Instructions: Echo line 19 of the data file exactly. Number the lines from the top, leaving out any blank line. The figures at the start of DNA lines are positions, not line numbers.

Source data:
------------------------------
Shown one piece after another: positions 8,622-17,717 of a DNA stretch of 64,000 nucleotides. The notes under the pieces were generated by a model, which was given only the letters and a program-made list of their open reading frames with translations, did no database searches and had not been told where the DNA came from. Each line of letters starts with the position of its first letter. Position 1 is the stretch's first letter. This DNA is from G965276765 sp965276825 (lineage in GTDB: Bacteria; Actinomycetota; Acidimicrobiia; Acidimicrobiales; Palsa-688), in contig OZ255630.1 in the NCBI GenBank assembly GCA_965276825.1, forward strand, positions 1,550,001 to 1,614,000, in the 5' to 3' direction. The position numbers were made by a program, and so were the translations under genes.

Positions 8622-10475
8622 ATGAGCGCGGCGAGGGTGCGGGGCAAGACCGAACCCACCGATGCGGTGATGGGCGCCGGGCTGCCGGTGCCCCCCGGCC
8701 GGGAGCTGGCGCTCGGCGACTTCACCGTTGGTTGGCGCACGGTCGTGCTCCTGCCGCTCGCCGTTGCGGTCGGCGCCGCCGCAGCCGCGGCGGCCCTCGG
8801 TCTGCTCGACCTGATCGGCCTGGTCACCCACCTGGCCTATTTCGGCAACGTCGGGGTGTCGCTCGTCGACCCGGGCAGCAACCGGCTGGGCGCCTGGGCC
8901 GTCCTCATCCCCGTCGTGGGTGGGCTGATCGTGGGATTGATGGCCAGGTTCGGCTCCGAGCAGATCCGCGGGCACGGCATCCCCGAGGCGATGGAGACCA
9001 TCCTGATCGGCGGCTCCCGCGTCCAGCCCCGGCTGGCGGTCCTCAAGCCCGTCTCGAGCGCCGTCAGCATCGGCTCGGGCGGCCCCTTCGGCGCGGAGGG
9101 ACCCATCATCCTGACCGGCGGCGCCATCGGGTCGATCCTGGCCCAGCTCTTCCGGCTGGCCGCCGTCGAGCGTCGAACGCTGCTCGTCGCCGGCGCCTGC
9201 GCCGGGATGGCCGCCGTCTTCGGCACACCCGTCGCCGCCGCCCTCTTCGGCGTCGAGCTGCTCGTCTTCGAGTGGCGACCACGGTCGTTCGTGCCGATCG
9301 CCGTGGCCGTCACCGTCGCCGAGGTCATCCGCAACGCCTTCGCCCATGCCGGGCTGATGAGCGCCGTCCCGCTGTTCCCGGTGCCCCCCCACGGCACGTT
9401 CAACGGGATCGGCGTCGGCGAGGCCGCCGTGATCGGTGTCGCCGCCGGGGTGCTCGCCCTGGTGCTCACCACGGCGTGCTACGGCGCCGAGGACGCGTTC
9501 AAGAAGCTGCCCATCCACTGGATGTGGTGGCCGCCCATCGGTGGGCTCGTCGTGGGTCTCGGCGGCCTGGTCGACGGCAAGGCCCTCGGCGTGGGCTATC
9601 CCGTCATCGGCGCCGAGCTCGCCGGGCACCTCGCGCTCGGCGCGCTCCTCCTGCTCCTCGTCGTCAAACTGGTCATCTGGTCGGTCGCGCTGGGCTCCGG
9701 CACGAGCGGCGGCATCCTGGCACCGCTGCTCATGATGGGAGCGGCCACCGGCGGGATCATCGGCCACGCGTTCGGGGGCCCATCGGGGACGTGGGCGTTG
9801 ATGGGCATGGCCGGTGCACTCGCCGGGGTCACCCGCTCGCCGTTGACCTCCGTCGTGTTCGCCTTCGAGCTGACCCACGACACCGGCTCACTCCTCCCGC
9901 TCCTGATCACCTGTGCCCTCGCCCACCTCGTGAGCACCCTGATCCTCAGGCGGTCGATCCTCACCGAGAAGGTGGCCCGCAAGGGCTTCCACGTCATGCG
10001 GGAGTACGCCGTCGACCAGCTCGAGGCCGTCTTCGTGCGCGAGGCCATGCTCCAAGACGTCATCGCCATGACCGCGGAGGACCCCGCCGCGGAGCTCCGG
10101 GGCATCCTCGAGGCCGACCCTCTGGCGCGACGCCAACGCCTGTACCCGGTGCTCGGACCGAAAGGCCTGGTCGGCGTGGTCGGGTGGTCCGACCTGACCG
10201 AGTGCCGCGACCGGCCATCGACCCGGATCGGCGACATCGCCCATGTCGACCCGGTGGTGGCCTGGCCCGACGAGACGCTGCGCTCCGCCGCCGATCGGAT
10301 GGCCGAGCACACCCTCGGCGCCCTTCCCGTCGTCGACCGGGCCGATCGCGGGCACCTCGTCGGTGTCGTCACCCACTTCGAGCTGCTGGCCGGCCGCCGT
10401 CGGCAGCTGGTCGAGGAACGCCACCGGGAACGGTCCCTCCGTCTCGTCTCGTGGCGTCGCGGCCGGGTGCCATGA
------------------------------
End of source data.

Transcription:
10201 AGTGCCGCGACCGGCCATCGACCCGGATCGGCGACATCGCCCATGTCGACCCGGTGGTGGCCTGGCCCGACGAGACGCTGCGCTCCGCCGCCGATCGGAT